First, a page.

The new funding goes through the Child Care and Development Block Grant, which has existed in its current form since the 1990s. It sends money to states, territories and tribes to fund child care for low-income families. Participating children must be under the age of 12, with at least one parent who is working or in school. Federal laws set the maximum family income at 85 percent of a state’s median income, though states can set that bar lower.

Beyond the amount Congress appropriates every year, the child care program receives about $3 billion annually in mandatory funding. That money, like funding for Social Security and Medicaid, is covered annually every year without congressional action — but it hadn’t increased since the mid-90s.

“This program historically has been underfunded,” particularly given its dual purposes as both an educational policy for kids and an economic policy that allows more parents to work, said Jay Nichols, director of federal policy and government affairs at Child Care Aware of America.

Despite that flat funding, Congress in 2014 mandated needed, but often costly, quality improvements for federally eligible child care providers. That combination meant fewer children were covered than just a few years ago: 1.37 million on an average month in 2016, the lowest number served since the mid-’90s.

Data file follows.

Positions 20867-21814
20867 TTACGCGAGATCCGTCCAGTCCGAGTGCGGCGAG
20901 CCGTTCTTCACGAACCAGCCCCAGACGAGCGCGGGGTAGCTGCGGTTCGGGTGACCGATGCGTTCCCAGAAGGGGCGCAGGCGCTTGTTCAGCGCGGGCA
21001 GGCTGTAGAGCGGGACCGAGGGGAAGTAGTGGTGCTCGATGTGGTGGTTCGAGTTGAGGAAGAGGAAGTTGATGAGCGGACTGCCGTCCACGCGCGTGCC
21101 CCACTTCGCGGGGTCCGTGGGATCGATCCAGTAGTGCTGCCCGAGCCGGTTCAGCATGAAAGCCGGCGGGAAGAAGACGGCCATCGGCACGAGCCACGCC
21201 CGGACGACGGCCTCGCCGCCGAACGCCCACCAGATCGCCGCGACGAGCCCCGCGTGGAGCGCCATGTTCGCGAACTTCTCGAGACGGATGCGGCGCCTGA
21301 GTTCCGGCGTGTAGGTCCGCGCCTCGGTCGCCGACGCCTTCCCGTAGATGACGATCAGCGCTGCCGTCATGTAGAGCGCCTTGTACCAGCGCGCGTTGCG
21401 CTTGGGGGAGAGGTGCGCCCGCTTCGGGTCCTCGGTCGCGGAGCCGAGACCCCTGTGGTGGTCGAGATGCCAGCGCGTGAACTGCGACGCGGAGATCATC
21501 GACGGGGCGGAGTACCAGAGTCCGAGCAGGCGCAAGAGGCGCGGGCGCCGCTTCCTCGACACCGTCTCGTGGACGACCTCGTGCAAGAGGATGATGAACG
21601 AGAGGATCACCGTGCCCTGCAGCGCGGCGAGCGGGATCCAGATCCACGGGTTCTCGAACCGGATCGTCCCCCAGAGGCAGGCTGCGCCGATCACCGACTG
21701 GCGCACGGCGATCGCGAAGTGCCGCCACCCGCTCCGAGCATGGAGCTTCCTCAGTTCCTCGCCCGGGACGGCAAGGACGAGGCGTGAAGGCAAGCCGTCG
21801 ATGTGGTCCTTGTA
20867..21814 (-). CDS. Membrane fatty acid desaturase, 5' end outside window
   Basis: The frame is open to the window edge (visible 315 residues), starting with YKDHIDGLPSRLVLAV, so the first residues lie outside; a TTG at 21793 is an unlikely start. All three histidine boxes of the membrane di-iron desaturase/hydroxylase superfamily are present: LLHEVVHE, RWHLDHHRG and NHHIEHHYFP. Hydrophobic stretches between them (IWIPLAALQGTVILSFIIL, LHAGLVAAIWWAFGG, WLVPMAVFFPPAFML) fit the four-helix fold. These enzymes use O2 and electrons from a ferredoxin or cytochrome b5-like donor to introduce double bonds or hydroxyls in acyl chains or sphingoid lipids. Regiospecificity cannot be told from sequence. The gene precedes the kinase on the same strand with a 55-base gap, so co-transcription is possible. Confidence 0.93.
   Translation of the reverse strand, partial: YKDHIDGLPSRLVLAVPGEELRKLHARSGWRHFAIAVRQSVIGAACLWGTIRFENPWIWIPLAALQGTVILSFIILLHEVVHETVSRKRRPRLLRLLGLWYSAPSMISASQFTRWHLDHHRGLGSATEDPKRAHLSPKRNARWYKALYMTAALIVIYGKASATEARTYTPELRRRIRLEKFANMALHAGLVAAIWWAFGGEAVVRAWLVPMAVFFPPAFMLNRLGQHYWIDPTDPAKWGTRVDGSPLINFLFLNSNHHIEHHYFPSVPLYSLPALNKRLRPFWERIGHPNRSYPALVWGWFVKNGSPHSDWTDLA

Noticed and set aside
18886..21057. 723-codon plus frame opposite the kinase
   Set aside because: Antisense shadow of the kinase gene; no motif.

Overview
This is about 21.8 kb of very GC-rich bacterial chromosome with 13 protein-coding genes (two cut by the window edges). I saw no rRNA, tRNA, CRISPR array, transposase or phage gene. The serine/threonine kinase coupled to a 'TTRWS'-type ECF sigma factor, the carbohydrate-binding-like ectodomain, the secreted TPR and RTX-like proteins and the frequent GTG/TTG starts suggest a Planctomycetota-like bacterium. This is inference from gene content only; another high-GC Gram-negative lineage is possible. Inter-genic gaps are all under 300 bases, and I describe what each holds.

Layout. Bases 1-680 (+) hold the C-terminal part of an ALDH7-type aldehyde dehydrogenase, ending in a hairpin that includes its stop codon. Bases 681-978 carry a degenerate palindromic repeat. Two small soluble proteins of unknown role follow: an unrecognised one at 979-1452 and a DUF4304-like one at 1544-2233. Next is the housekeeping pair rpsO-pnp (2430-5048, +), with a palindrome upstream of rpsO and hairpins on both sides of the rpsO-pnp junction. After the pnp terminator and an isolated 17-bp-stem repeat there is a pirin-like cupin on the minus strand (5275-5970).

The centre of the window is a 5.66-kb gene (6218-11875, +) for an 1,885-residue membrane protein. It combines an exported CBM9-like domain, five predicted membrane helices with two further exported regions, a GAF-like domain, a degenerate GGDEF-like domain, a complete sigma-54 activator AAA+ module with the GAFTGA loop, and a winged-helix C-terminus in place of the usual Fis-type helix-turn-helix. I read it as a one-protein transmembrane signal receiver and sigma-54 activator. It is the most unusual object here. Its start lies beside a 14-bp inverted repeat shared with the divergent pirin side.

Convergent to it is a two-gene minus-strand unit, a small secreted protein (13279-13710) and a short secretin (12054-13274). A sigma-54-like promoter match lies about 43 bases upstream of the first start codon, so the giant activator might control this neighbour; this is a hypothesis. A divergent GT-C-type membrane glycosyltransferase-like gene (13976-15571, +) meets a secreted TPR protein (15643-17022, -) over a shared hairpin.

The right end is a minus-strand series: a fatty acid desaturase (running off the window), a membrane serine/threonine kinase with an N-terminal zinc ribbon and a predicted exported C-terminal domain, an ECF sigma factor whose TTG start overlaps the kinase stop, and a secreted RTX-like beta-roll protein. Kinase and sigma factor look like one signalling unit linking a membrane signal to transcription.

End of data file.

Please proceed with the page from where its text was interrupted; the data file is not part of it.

Long-term, it would probably take about $100 billion annually to cover every eligible child, Nichols estimated, based on current spending and the number of eligible children served. Policymakers would also have to address widespread child care deserts, where providers simply aren’t available.

To allow states to make more long-term plans, much of that funding should come from mandatory sources, meaning it wouldn’t be subject to congressional whims, he added.

“Basically, there needs to be much more — more longer-term congressional support down the road,” Nichols said.

States decide how to use new dollars

Advocates estimated that states could use the new funding to implement the 2014 recommendations and add up to 230,000 children to the program nationwide.

A February study by the nonpartisan Government Accountability Office found that 44 states planned to use the new funding to meet some of the 2014 law’s regulations, like professional development for child care workers. More than half of states reported they’d use the new funding to help pay for background checks of workers required under the 2014 law.